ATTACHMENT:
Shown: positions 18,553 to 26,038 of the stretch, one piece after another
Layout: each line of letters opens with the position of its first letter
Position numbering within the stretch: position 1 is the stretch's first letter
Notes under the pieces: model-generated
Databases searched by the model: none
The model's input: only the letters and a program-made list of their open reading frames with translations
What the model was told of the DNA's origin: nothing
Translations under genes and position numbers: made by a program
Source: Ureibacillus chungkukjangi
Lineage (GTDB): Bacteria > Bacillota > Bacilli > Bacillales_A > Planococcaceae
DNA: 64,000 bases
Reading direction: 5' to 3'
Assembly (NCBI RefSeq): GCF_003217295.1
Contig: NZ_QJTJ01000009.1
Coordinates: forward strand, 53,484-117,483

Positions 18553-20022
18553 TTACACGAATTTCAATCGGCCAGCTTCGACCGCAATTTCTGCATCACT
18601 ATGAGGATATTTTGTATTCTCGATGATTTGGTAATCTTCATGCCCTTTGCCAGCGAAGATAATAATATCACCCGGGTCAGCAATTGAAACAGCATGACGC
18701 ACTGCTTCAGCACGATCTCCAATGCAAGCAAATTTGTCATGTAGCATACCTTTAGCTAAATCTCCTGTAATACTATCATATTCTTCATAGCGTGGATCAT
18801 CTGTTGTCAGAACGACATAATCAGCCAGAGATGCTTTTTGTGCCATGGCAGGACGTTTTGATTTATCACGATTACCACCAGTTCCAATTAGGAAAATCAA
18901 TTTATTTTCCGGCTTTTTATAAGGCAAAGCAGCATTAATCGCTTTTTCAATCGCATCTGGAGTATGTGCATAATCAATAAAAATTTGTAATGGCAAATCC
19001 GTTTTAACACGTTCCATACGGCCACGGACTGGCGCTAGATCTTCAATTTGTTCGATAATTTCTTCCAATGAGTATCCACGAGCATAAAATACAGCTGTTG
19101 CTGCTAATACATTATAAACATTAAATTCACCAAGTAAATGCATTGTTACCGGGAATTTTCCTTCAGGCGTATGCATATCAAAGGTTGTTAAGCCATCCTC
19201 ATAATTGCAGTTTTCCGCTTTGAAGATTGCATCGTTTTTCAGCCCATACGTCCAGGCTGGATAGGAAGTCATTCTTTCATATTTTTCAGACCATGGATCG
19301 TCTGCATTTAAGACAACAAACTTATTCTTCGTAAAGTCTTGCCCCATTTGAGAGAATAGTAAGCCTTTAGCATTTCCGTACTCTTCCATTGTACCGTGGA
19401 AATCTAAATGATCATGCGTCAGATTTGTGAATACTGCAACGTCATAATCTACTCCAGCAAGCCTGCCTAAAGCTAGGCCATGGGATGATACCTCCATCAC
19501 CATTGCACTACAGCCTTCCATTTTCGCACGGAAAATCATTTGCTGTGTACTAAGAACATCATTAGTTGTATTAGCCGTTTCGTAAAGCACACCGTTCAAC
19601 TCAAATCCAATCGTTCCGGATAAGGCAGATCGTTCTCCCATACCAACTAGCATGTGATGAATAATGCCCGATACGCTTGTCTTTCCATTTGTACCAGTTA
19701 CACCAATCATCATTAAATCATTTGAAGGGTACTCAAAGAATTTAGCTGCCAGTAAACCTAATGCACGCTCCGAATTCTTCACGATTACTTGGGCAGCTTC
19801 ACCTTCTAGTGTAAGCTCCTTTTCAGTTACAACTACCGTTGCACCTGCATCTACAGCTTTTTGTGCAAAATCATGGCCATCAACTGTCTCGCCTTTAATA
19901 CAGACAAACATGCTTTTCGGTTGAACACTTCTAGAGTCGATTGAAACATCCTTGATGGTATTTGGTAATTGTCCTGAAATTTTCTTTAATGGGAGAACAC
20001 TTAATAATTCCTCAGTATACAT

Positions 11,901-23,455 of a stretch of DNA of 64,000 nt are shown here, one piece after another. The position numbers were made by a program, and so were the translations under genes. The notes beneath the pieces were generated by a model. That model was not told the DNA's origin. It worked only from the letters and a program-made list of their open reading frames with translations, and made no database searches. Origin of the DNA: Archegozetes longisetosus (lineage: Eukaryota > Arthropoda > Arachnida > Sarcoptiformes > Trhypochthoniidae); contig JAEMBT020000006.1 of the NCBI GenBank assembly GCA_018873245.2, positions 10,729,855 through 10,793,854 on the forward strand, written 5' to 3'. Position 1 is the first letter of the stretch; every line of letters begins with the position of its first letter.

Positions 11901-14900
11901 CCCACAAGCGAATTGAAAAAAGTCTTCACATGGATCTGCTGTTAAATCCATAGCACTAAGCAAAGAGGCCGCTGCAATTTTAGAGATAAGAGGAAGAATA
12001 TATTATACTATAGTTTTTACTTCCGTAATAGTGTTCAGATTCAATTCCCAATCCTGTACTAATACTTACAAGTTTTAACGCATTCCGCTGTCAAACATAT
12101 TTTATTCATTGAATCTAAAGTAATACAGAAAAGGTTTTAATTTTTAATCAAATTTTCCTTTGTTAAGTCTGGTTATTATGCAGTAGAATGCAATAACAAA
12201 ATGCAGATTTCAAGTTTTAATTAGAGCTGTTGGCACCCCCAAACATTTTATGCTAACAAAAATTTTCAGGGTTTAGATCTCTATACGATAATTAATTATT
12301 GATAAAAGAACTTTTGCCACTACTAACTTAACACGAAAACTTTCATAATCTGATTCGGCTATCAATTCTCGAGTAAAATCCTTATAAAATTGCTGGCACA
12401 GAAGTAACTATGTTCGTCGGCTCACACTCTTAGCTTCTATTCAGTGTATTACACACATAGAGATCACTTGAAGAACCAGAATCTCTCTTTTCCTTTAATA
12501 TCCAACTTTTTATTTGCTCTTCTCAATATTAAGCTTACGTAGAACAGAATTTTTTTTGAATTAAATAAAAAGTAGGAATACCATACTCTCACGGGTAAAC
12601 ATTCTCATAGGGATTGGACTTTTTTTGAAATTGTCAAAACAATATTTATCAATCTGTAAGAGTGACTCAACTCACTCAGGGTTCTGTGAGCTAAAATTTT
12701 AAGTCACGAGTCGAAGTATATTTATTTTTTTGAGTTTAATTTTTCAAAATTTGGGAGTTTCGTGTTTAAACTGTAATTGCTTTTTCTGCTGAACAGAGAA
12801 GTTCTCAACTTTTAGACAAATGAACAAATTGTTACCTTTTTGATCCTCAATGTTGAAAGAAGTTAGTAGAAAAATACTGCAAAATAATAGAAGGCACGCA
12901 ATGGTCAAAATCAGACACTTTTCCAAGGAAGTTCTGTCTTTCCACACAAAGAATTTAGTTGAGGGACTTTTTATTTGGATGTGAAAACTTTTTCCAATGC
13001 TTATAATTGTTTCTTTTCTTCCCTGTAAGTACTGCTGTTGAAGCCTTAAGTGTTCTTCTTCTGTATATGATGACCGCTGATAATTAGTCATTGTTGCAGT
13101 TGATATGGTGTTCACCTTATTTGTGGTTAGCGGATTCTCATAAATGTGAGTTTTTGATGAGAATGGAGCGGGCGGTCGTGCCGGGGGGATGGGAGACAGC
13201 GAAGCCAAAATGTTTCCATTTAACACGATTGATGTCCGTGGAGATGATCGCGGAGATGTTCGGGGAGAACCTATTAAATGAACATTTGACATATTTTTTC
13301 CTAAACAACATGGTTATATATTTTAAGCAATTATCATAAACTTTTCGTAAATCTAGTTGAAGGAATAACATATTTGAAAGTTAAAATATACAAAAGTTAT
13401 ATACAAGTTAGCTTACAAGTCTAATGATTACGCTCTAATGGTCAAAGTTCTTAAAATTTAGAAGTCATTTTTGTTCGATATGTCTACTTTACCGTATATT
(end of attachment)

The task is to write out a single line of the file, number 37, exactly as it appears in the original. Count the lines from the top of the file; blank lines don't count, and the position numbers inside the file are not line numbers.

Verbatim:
12101 TTTATTCATTGAATCTAAAGTAATACAGAAAAGGTTTTAATTTTTAATCAAATTTTCCTTTGTTAAGTCTGGTTATTATGCAGTAGAATGCAATAACAAA